January 31, 2008

#01-069: Cowboy Talk - Part I

a heavily stylized, painterly brown-and-white image of John Wayne in cowboy clothes, a still from the film "Rio Bravo"
John Wayne, the greatest cowboy star of all time

Note: Many of the colorful expressions used by America's cowboys can--spice up your speech--if used with caution!

Get Ready: Have you ever heard "cowboy talk" in a movie or TV show? What is it like?

English has been spoken by all kinds of people. Many groups have contributed to a rich, picturesque vocabulary.

Today we'll look at some expressions used by America's cowboys. Many of them are seldom used, but others have become part of our everyday speech. All of them are colorful, though, and can put some real zip into your speech (but be careful not to use them in formal situations).

Read the following conversation between two cowboys, and keep an eye out for "cowboy talk."

Tex: Hey there, Rowdy.

Rowdy: Howdy, Tex. What's new?

Tex: Not much. Say, see that dude over there?

Rowdy: You mean the one with the shiny shoes and the brand-new suit?

Tex: That's the one. You know, he may not look like much, but that guy is ace-high with me!

Rowdy: How's that?

Tex: Well, the other night I was bending an elbow with a couple of the boys, and a fella came into the saloon and announced he was gonna clean my plow.

Rowdy: Really?

Tex: Yeah! Said I had dry-gulched him at poker the night before, and if I didn't fork over the money he lost, he'd put me in the bone orchard for sure.

Rowdy: So what happened?

Tex: Well, sir, that dude came over and whispered something in the fella's ear, and he turned all white and slunk out the door!

Rowdy: Well, bully for the dude! What did he say?

Tex: I have no idea, but it worked! Hey, I gotta get a wiggle on. If I ain't home by ten, Martha says I'm a goner.

Rowdy: Then you'd better git! See ya around, pardner.

Tex: Adios!

See what I mean about the zip?


Read more: https://en.wikipedia.org/wiki/Cowboy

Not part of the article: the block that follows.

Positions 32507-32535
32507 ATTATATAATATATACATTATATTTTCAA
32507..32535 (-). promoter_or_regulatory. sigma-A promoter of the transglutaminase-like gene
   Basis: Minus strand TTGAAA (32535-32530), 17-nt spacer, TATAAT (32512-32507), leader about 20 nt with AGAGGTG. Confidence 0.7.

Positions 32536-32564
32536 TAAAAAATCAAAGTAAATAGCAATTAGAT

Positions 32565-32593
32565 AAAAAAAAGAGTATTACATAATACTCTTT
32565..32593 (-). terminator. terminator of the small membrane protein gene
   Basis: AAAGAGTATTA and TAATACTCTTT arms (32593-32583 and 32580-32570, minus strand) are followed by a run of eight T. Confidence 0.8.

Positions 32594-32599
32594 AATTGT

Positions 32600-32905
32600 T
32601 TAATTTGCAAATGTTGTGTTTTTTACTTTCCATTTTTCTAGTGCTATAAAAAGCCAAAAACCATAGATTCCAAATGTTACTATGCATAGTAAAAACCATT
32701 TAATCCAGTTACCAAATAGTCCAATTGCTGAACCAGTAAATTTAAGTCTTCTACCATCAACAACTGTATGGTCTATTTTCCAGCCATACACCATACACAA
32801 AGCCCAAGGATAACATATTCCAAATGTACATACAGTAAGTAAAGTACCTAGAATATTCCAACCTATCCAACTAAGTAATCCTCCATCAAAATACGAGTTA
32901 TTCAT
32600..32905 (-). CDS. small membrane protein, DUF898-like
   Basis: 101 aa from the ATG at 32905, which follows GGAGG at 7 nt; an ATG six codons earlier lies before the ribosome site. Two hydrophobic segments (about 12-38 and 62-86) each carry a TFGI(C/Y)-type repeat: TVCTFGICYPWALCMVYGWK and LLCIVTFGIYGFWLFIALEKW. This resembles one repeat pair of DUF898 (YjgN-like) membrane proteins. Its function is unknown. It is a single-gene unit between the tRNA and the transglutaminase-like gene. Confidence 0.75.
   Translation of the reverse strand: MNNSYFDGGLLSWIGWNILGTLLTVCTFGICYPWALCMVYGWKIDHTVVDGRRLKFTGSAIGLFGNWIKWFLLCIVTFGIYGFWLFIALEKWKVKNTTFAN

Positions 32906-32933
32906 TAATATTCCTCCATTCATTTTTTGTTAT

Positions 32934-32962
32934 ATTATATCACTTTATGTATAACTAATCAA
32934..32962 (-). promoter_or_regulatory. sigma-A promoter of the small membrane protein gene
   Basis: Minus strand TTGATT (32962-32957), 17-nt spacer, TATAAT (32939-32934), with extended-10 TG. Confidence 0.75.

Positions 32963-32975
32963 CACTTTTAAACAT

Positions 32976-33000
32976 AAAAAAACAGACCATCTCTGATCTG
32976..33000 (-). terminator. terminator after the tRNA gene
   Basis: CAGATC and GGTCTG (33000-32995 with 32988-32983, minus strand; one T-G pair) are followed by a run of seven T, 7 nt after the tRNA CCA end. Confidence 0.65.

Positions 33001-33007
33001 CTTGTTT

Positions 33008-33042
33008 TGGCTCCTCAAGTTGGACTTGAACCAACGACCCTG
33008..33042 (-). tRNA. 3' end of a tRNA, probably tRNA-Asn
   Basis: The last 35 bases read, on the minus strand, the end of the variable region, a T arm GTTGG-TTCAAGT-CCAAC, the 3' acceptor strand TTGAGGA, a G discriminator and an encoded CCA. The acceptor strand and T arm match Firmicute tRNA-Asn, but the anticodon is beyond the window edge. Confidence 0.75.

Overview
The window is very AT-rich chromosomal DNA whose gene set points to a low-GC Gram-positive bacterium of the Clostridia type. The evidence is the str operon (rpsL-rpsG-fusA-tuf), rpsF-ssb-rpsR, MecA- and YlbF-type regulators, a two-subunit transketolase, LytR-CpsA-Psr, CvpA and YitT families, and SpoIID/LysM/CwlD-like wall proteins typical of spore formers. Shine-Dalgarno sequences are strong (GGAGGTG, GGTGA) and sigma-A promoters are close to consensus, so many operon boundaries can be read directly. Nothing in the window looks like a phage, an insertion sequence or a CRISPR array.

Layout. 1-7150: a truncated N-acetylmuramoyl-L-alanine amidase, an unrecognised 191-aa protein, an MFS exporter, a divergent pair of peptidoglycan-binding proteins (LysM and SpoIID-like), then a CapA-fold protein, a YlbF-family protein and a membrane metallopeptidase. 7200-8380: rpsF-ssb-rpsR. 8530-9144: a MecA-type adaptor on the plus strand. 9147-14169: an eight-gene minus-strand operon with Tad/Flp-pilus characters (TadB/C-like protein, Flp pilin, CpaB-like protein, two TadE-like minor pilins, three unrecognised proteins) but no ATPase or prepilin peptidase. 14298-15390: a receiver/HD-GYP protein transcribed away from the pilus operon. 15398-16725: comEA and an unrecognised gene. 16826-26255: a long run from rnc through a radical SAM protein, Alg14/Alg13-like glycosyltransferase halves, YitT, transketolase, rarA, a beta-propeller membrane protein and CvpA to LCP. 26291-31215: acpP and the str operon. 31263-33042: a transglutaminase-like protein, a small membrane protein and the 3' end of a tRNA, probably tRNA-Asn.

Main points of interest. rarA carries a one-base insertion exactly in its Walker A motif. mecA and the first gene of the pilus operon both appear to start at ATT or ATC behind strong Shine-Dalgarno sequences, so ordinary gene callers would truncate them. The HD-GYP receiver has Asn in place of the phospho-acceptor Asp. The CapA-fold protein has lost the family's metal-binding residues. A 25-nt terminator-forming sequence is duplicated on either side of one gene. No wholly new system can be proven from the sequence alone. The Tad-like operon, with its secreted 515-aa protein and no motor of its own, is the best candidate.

Practice: Here are ten of the "cowboy" terms Tex and Rowdy used in their conversation. See if you can guess the meaning from the way they used the terms above. After you check your answers (in the first comment to this lesson) read the explanations below.

  1. ace-high
  2. bend an elbow
  3. bone orchard
  4. bully
  5. clean one's plow
  6. dry gulch
  7. dude
  8. fork over
  9. get a wiggle on
  10. goner

  1. a well-dressed person, usually from "back East"
  2. cemetery
  3. first-class, or well-respected
  4. give, or pay out
  5. have a drink
  6. hurry
  7. someone or something that is gone, or perhaps dead
  8. to ambush, or attack without warning
  9. to beat up
  10. "Wonderful!" "Great!"

Answers are in the first comment below.

Explanation of the Answers: After you check your answers in the first comment below, read the little explanation I've given you here, followed by a "cowboy use" and a "business use" (usually).

1. ace-high: a reference to playing cards, where the ace is sometimes counted as the lowest card (like "one") and sometimes the highest.

  • That bronco [a kind of horse] is ace-high in my book.
  • ABC Company's reputation is ace-high in their field.

2. bend an elbow: as when one brings a drink to one's lips

  • That fella's been known to bend an elbow now and again.
  • Let's go out and bend an elbow after work.

3. bone orchard: An apple orchard grows apples, so... Not recommended for business use.

  • After he lost the gunfight, they planted him in the bone orchard.
  • One more bad quarter and that company's gonna end up in the bone orchard.

4. bully: often associated with President Teddy Roosevelt

  • Tex: "I won at cards last night!" Rowdy: "Bully!"
  • Joe: "I got a raise!" Fred: "Bully for you!"

5. clean one's plow: a plow is used to prepare earth for planting seeds; it is cleaned after use, so when your plow is cleaned, it may mean you are finished.

  • Hoss didn't like the way Little Joe was talking, so he cleaned his plow.
  • The competition really cleaned our plow last quarter.

6. dry gulch: a "dry gulch" is a riverbed or streambed with no water, a bad situation

  • Them bandits dry-gulched us; we never seen 'em coming.
  • We were dry-gulched by our competitor's viral advertising campaign.

7. dude: In modern times, this has become a slang term for any man.

  • Take a look at that dude over there in them fancy clothes.
  • Hey, dude, how ya doin'?

8. fork over: perhaps like using a pitchfork, a kind of tool for moving hay

  • Put your hands in the air and fork over the strongbox.
  • We'll get the boss to fork over our commissions early.

9. get a wiggle on: to "wiggle one's legs" might mean to move quickly

  • We're gonna hafta get a wiggle on if we're gonna meet the noon train.
  • If we don't get a wiggle on, the competition's going to get all the advertising.

10. goner: The meaning is clear.

  • If we don't get him to the doc soon, he's a goner.
  • No one's buying this product; I'm afraid it's a goner.

Here are a few more words Tex and Rowdy use:
  • Howdy: "Hello" (from "How do you do")
  • saloon: a western-style bar
  • ain't: an informal way to say "am not" (or "aren't" or "isn't")
  • git: go; move along ("get")
  • pardner: friend ("partner")
  • Adios: "Goodbye" (in Spanish)

Submitted to the Shenzhen Daily for January 31, 2008

This lesson received 103 visits on my old site between January, 2012, and July, 2021.

1 comment:

  1. Answers to the Practice: 1. c; 2. e; 3. b; 4. j; 5. i; 6. h; 7. a; 8. d; 9. f; 10. g